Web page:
Mary sniffed back the tears. She collected herself and took a deep breath. "Everything we knew is gone. Everything and everyone that could ask something from us. There are no more parents to honor, no more children to care for, no governments or bosses, or poor and needy to give to or friends to get along with… it’s just us. And…" She stopped, unsure if she should say what she was thinking next. "…And I don’t want to live as if they’re still here. I want to be happy. Every reason we had for not being happy is gone. Everyone we can blame or we owed something to is gone. Every reason to put it off is gone. It’s just us. And I…I want to be happy now."
Mary slowly raised her hand and touched Jack’s cheek. His face flushed to feel it. She cautiously, tentatively, leaned forward toward him, as if she were afraid he’d pull away. He did not. He couldn’t.
They kissed softly, tenderly. Jack felt himself filling with euphoria at a breakneck pace he didn’t want to stop. He felt the two of them stroking each other.
"Stop…" he breathed.
The two of them pulled away.
"We said…"Jackwhispered. "We wanted to wait…"
"No one’s going to marry us, Jack. There’s no one left to marry us. There’s no one to witness. There’s no law that makes the certificate legal. It’s just a piece of paper. There’s just us and our understanding with each other. The silly rituals of a ring, making promises in public, asking if anyone has any objections, all have no meaning now."
"It’s still…"
"No, it’s not still."
"Please–let me explain."
Mary took a breath and sat back in her chair.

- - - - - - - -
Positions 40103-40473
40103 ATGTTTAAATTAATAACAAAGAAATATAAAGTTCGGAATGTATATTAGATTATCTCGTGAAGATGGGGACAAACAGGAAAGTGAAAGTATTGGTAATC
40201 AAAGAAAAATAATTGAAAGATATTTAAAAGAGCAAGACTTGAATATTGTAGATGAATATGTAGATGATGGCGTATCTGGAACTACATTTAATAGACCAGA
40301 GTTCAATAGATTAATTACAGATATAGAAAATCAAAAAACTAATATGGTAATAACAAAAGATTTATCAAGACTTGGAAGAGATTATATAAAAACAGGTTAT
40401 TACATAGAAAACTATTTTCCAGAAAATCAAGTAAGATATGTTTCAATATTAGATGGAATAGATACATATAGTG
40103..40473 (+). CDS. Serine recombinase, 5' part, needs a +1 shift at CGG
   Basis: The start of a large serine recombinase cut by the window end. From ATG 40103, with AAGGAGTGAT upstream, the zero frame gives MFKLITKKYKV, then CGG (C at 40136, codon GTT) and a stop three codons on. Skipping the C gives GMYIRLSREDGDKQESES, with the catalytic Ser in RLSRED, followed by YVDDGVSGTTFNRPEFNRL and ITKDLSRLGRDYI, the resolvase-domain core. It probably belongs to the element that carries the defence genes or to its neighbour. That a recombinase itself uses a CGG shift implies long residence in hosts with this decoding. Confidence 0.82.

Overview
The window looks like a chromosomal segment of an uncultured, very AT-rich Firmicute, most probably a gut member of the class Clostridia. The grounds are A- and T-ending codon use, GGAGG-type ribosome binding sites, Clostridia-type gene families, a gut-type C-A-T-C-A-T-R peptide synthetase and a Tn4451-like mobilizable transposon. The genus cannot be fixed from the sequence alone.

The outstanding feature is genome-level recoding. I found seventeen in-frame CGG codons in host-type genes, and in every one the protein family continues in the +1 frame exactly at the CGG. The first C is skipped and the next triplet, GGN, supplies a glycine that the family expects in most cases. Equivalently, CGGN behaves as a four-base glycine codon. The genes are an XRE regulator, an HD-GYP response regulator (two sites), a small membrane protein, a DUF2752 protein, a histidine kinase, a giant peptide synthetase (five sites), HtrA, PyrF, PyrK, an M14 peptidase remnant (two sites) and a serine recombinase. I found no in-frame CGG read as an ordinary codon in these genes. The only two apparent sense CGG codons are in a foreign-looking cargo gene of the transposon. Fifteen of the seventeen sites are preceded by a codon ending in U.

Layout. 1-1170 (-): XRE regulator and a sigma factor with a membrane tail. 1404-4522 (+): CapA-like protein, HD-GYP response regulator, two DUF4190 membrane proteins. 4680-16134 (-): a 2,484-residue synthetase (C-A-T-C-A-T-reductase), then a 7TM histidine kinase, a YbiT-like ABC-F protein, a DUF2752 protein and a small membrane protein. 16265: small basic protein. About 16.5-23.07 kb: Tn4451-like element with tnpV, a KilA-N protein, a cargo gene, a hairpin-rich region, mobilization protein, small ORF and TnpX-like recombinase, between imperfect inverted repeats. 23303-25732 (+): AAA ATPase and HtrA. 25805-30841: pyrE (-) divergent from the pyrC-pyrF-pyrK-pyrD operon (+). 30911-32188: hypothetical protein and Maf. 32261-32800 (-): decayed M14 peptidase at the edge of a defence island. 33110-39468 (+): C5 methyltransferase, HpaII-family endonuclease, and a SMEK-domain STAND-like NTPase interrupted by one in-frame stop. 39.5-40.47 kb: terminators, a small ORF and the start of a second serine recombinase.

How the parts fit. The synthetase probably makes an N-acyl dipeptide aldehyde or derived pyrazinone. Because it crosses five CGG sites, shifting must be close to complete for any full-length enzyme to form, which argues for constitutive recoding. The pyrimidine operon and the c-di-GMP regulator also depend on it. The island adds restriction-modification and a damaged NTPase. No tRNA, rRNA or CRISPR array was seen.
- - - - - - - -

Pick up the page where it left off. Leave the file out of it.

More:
Jack breathed in, looked down to collect his thoughts. Then he spoke. "When I was twelve, my dad divorced my mom to marry another woman. I asked him why. I told him I thought that when a person got married they made a promise they’d be faithful to each other forever. He told me that circumstances had changed, that he didn’t love my mother anymore, so he didn’t have to be held to that promise."
Jack paused and sighed. "Then a man in our neighborhood’s wife died. Throughout the rest of his life, he never remarried, and always kept his wedding ring on his finger. He had a lot of people tell him that he needed to move on and find someone else. But he didn’t. He spent the rest of his days remaining faithful to the wife who wasn’t alive to be faithful to anymore."
"I think there’s a way we ought to be even if there’s no one else around. I think being honest and faithful still matter. I don’t know exactly why that is, or what…or even always when…But I think it’s there. And if it is… I have to keep reminding myself it is with the little things. Even if it’s just waiting at the crosswalk or putting on a ring, or going to work or asking if there are any objections when no one’s there. Those things make me remember that something else decides how I should live other than me. And it keeps those muscles from atrophying. Because I know…if I ask you to let me carry you and I’ve forgotten those things…I will drop you. And I can never, ever allow myself to drop you."
Jack looked up at Mary. She was looking back at him with affected eyes. She appeared to have understood what he said and was touched by it. That gave him courage.
He was already on one knee, so he just reached into his pocket and pulled out his ring. He held it up to her, and she audibly gasped.
"Mary, he said. "Would you let me carry you?"
Mary began to cry. She nodded and hugged him.
They didn’t even wait to finish dinner. They went to the church and in front of no one recited their promises. When they had finished, Jack smiled: "Whosoever has any objections, speak now or forever hold your peace."
Mary laughed. "You may kiss the bride."
They did.
Jack then wheeled her back to the steps that lead down to the street from the church. He sat her down on the bench right next to it, and carried the wheelchair down the stairs. Once he had, he went back up, lifted Mary in his arms, and carried her down into the wheelchair.
She was so precious in his arms, he thought he would drop her.
He did not.